Creating an Import Model

After completing this lesson, you will be able to:

After completing this lesson, you will be able to:

  • Create an import model

The Basics of Creating an Import Model

Creating an Import Model

Typically, you will begin creating your import model by choosing the + Model option and selecting the New Model. Then you will follow these basic steps:

  1. Add existing public dimensions.
  2. Create at least one measure. Currency related measures can either use a default currency or can be derived from a dimension with the currency property.

    When you add a measure to the model, the aggregation type will default to sum. The exception aggregation type can be used to manipulate aggregation. For example, a headcount measure could be set to an exception aggregation type of Last and an exception aggregation dimension of Date so that the model always reflects the headcount for a specific date, rather than the sum for all time.

    In the new model, you can also create calculated measures based on the existing measures in your model. Measure values are stored in the model; however, calculated and converted measures are refreshed when used and are not stored.

  3. Set the model preferences if needed, especially to define the model as Planning or not (Analytic). When you create a blank model, the default is the Planning model type, and Date and Version dimensions are included by the system. If you turn off the Planning preference to create an Analytic model, the Version dimension goes away, and the Date dimension becomes optional.
  4. Select the time range. When creating a new model, the default time range is from the current year to the current year plus one. For example, if the current year is 2024, the default time range will allow data for 2024 and 2025. But you can change the default range to meet your modeling requirements and match the data you will import into the model.
  5. Save the model. The model is ready for data imports.
A typical model has a Date dimension, Organization dimension, several Generic dimensions, and several Measures. It may also have an Account dimension, but in the new model, that dimension type is not required.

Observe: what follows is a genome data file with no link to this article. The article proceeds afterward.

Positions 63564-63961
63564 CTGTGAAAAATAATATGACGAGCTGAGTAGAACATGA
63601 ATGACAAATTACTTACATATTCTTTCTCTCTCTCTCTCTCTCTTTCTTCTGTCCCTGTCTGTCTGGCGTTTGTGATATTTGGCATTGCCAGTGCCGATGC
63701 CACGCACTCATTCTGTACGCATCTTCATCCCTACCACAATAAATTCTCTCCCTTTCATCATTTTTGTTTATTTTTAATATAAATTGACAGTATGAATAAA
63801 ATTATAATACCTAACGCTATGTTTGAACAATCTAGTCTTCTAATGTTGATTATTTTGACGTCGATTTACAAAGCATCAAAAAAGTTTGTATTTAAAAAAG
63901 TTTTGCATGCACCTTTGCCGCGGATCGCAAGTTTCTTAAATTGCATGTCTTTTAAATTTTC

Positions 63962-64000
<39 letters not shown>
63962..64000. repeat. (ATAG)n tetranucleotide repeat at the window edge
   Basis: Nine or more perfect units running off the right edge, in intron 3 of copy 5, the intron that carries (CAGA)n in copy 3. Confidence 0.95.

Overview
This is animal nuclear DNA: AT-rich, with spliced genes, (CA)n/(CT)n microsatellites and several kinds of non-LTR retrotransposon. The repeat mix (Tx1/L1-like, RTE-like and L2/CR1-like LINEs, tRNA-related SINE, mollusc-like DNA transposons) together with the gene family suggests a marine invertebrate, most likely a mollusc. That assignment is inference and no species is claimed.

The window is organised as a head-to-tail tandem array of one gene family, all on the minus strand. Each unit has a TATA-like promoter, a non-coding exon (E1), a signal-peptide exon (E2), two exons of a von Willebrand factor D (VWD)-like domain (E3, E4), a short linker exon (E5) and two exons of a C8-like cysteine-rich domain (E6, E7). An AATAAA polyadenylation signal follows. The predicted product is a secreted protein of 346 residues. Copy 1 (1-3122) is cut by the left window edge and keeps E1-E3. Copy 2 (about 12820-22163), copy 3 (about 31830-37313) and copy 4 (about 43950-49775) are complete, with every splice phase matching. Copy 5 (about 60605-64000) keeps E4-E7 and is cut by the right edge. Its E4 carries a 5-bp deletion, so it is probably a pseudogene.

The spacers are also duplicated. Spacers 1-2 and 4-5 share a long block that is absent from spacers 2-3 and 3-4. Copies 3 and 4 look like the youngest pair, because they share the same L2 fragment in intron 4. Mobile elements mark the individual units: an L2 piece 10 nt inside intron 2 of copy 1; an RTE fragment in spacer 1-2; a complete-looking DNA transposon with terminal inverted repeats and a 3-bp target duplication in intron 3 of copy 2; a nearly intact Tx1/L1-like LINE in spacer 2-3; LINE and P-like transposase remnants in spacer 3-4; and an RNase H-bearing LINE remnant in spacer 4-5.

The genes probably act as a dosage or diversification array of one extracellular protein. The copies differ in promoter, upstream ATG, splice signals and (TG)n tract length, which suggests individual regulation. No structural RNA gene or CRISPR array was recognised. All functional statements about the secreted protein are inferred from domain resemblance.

A Completed Analytic Model

Completed model:

  1. Model structure workspace: where you can view the meta data
  2. Measures: Where the measure values are stored in the model
  3. Public dimensions: Represented by a globe icon

Model Preferences

Preferences are set by default when the model is created and rarely changed except to specify an Analytic rather than a Planning model.

The following image shows the model preferences options.

Model Preferences

General Settings
Select the model type, either Planning or not (Analytic).
Request language translation.
Access and Privacy
Set data access and other controls.
Date Settings
Enable weekly based if needed and set the date to calendar year or fiscal year.
Set disaggregation behavior for planning models.
Enable currency conversion.
Structure Priority
Set the tie breaker for data intersections for account and measure formulas.
Data and Performance
Configure settings to optimize performance for analytics and planning.

Viewing Options

When creating a model, SAP Analytics Cloud has two viewing options:

  • Structure View
  • Data Foundation View

Access the Structure and Data Foundation views from the menu:

Structure View

The Structure view shows you a star schema diagram representing the contents of your model. This view helps you visualize how your fact data, attributes, and properties all relate to each other. At a glance, you can see the model's dimensions surrounding the data foundation.

Additionally the dimension box shows you more information based on the dimension type. For example, the Version dimension shows how many public versions there are, and whether there are any private versions. For Date dimensions, there is information about granularity and default hierarchy, and (if added) whether the Fiscal Year setting has been applied.

If you want to add a new dimension or existing dimension to your model, you can from the toolbar or from the Schema view.

Data Foundation View

The Data Foundation view shows you the fact table containing the raw, non-aggregated transactional data loaded into your model. The total number of results is the total number of rows of data, not including any filtering you have applied, across all versions.

In planning models, you can also switch between the different public versions of your data, for example, to see if data exists for a selected version.

The Structure and Data Foundation views work together with the Dimension List and Details panel to give you a consistent picture of your data. For example, if you select a dimension in the schema diagram, the other views all focus on that dimension.

Create an Import Model

Business Example

You need to create a new model to be used for weekly universe data. The weekly data should be organized in a time hierarchy with a 4-4-5 pattern. The data only needs to be analyzed, therefore, a planning model is not needed.

Task Flow

In this simulation, we will walk you through the steps in completing the following tasks:

  • Create an analytic new model
  • Enable a week-based data pattern
  • Allow data for a week granularity

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